In short, because you can! The idea of two pair of pants with each suit is nothing new. It used to be that having two pants made with your suit was always an option. These days many places don’t even offer the option, or if they do, they do not suggest it. Because of cloth utilization advantages, and because so little extra work is required to make an additional pant while already making a coat and pant, it has always been fiscally sensible to order one extra pant with your suits. And just think of all the advantages:
One of the great parts of having two pants for a suit is the ability to travel wearing the suit, and bring along the second pant. It’s like bringing two suits! You also will essentially double the life of your suit if it has two pants, as the wear and tear is greater over time on the pants than the coat. You will dry-clean the coat less often, therefore you will dramatically lengthen the suit’s life span by having two pants. You can always have one pair of pants at the cleaner’s being pressed and the other pair at the ready, fresh and pressed and good to go. The effective impact upon your wardrobe is like adding two suits to your rotation in terms of wear and tear, yet only costs an additional 25-30% more than the suit cost with just one pair of pants. It’s really a no-brainer when you’re going to the expense of having a nice suit made to get that extra pair of pants cut when you order it. And besides, think how glad you’ll be if you tear a hole in one of the pants accidentally.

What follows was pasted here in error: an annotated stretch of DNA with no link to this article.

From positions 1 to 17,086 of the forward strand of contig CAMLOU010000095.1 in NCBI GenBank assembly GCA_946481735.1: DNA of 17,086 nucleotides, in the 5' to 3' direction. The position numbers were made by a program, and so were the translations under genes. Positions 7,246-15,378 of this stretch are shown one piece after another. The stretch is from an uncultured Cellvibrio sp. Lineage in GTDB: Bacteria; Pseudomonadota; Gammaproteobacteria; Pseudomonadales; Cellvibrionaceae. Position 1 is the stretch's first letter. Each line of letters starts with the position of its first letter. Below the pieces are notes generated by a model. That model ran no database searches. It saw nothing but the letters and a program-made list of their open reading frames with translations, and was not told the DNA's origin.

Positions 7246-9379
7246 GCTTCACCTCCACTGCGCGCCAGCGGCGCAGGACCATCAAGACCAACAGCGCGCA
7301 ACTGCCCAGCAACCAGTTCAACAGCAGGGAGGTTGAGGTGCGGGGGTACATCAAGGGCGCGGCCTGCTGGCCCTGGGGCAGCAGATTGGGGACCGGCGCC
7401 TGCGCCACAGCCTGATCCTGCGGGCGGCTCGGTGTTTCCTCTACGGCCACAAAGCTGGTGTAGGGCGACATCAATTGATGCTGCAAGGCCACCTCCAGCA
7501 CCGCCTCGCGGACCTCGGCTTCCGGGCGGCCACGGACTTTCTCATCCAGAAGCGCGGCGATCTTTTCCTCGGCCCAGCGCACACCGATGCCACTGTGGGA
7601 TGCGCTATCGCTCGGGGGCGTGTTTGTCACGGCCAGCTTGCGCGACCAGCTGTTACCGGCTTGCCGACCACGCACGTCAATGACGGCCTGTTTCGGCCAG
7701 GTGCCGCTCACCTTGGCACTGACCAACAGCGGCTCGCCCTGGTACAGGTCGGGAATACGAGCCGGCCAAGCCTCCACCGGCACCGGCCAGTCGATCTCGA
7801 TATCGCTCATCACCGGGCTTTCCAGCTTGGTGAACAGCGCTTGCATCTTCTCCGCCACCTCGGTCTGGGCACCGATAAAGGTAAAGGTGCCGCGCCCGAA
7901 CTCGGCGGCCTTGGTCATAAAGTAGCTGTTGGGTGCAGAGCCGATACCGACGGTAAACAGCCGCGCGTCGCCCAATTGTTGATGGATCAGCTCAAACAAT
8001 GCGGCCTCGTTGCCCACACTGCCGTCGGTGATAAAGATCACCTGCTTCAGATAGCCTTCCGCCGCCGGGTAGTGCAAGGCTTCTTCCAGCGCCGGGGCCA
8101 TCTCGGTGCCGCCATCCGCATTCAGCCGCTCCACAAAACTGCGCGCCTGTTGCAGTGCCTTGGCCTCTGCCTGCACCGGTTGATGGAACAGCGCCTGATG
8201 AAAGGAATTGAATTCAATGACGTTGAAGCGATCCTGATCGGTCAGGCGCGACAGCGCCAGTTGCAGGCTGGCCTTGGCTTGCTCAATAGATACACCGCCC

by Alan M. Vinson
Saturday, March 1, 2008
Friday, February 22, 2008
The 5 Tips
Every Man Should Know
July 2008 Issue of Men's Vogue
The Short Man
5’8’’ 165 LBS
1 - Don’t wear a longer suit jacket. It just makes your legs look shorter.
2 - A pant leg with very little break will help you look taller.
3 - Show some cuff to lengthen the look of your arms.